In the upcoming issue of Shutter Magazine for June I wrote about the importance of continuity. It's a challenge shared by so many of you. Here's the issue - if you were to put all of your published material side by side, absolutely nothing matches! Your website, blog, brochures, business cards, stationery, ads along with everything in social media have all been built at different times and often with a different vision. The result is a nightmare of design elements that just don't fit.
To make the point with my video piece for the article I went into my closet and pulled out a combo that demonstrated the problem...including a flannel shirt in 90 degree heat in Florida. It reminds of little kids when they finally get the opportunity to dress themselves.
Well, I'm betting for many of you your support material doesn't look much better. While it wasn't intentional, it's happened nonetheless and continuity in building your brand is so important. So, let's hit some easy things to think about fixing.
First, unless you've got a graphic design background/education get yourself some professional help. Most of you have a great eye for this stuff, but you're not really a trained professional. It's worth the investment to have somebody who knows what they're doing give you an assessment of all your material.
Second, look at everything you publish starting with the pages of your website to your blog, Facebook page, Twitter page, Pinterest and then all your brochures, stationery and even business cards.
Third, remember your target audience. I've written this many times before...98% of the decision to hire a professional photographer in the portrait social category are made by women. You're site doesn't have to be totally feminine and for you guys out there, you don't have to give up your masculinity, but you need to at least have to have a little "curb appeal" for female visitors to Internet properties and printed material.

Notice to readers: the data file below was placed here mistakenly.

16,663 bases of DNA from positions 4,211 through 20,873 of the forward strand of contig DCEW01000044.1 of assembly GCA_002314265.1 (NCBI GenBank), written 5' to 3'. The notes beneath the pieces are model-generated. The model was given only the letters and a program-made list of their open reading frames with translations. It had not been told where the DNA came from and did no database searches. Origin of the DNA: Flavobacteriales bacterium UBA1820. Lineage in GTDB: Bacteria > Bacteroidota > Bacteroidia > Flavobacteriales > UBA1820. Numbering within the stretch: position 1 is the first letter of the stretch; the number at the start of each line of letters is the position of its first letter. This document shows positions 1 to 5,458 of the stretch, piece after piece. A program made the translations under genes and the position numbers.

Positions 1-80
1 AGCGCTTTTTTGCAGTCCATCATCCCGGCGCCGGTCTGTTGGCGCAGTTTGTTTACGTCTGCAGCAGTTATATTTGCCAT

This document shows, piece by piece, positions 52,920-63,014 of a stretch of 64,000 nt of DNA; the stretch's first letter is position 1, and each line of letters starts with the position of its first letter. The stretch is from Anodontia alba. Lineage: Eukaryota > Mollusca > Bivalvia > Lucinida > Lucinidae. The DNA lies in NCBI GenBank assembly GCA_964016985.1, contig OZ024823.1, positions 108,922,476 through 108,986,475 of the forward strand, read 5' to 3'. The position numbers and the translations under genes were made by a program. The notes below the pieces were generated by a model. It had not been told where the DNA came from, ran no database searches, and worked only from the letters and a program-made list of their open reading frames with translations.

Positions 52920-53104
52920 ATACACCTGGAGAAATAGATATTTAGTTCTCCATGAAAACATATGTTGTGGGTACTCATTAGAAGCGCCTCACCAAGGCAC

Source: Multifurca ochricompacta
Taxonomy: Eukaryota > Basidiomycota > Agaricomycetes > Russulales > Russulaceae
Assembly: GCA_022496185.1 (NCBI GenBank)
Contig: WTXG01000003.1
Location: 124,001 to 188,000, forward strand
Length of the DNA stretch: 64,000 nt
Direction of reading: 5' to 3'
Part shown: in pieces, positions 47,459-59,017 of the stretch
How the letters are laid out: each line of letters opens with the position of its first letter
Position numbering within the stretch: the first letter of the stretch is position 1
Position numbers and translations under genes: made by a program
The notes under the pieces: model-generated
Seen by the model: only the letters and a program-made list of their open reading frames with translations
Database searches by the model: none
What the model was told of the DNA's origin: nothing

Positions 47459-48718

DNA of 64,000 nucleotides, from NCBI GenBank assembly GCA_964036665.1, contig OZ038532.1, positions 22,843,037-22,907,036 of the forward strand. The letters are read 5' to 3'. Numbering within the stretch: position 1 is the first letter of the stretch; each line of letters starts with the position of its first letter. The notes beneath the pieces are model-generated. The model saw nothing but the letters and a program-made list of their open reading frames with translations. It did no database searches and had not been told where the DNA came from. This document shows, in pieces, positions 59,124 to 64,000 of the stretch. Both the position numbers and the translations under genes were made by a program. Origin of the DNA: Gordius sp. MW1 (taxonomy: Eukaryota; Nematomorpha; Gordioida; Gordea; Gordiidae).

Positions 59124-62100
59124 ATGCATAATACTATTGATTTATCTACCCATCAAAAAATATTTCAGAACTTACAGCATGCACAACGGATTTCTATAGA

Fourth, pay attention to the way you describe things from component to component. Your content needs to be upbeat and maintain the same kind of continuity. Your website is about what you sell, while your blog is about what's in your heart. Your printed material is also about what you sell, your services. Be consistent in terms of professionalism, detail and your vocabulary.
We all recognize logos and material from Tiffany's, for example. Every woman knows what to expect if she's handed a gift in their signature turquoise bag. Your recognition time on a Mercedes logo, BMW and Audi are all the same as well. Your brand needs consistency, but remember, just as important as the look of all your material is the service and performance behind it. Your skill set has to be just as consistent.
Make sure you can walk the talk, then give your talk the consistency to build strong brand recognition!
...and if you haven't seen Shutter Magazine yet, check it out. Registration is free and it's just a click away from being at your fingertips. (My video with the fashion statement above is around page 170 of the June issue! LOL)